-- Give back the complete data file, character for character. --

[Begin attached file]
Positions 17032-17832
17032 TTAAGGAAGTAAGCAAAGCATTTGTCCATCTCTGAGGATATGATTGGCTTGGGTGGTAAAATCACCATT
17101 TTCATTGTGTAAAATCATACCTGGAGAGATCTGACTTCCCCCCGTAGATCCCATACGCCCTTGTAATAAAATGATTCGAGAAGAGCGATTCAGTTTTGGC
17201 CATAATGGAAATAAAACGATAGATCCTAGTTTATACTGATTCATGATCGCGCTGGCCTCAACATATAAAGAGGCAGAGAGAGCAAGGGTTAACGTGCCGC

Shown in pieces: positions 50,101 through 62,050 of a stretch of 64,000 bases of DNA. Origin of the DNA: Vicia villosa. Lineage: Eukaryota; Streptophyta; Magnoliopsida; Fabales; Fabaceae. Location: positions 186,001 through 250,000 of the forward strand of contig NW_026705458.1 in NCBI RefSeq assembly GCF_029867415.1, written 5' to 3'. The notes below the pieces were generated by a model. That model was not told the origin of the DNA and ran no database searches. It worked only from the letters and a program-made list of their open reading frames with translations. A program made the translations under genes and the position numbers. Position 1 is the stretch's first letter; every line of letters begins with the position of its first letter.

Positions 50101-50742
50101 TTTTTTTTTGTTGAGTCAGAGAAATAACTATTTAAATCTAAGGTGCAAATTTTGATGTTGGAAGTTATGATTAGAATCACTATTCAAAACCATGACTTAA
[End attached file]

Positions 17032-17832
17032 TTAAGGAAGTAAGCAAAGCATTTGTCCATCTCTGAGGATATGATTGGCTTGGGTGGTAAAATCACCATT
17101 TTCATTGTGTAAAATCATACCTGGAGAGATCTGACTTCCCCCCGTAGATCCCATACGCCCTTGTAATAAAATGATTCGAGAAGAGCGATTCAGTTTTGGC
17201 CATAATGGAAATAAAACGATAGATCCTAGTTTATACTGATTCATGATCGCGCTGGCCTCAACATATAAAGAGGCAGAGAGAGCAAGGGTTAACGTGCCGC

Shown in pieces: positions 50,101 through 62,050 of a stretch of 64,000 bases of DNA. Origin of the DNA: Vicia villosa. Lineage: Eukaryota; Streptophyta; Magnoliopsida; Fabales; Fabaceae. Location: positions 186,001 through 250,000 of the forward strand of contig NW_026705458.1 in NCBI RefSeq assembly GCF_029867415.1, written 5' to 3'. The notes below the pieces were generated by a model. That model was not told the origin of the DNA and ran no database searches. It worked only from the letters and a program-made list of their open reading frames with translations. A program made the translations under genes and the position numbers. Position 1 is the stretch's first letter; every line of letters begins with the position of its first letter.

Positions 50101-50742
50101 TTTTTTTTTGTTGAGTCAGAGAAATAACTATTTAAATCTAAGGTGCAAATTTTGATGTTGGAAGTTATGATTAGAATCACTATTCAAAACCATGACTTAA